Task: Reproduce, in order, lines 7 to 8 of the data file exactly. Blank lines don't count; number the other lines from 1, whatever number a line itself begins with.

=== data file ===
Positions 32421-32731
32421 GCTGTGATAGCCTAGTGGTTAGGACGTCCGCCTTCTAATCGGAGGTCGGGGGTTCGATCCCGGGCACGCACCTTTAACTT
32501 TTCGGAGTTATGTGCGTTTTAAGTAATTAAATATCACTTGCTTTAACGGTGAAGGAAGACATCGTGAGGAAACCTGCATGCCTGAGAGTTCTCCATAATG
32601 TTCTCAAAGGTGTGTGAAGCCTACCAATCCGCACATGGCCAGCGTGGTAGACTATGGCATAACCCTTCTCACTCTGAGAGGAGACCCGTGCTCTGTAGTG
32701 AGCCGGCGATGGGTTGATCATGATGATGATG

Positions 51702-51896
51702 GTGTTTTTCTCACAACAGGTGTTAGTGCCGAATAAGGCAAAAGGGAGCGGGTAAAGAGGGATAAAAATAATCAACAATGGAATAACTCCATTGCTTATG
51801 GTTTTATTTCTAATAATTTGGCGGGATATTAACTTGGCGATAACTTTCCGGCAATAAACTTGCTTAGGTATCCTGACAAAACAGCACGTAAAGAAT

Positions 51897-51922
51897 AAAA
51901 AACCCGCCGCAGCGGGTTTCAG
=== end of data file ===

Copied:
51702 GTGTTTTTCTCACAACAGGTGTTAGTGCCGAATAAGGCAAAAGGGAGCGGGTAAAGAGGGATAAAAATAATCAACAATGGAATAACTCCATTGCTTATG
51801 GTTTTATTTCTAATAATTTGGCGGGATATTAACTTGGCGATAACTTTCCGGCAATAAACTTGCTTAGGTATCCTGACAAAACAGCACGTAAAGAAT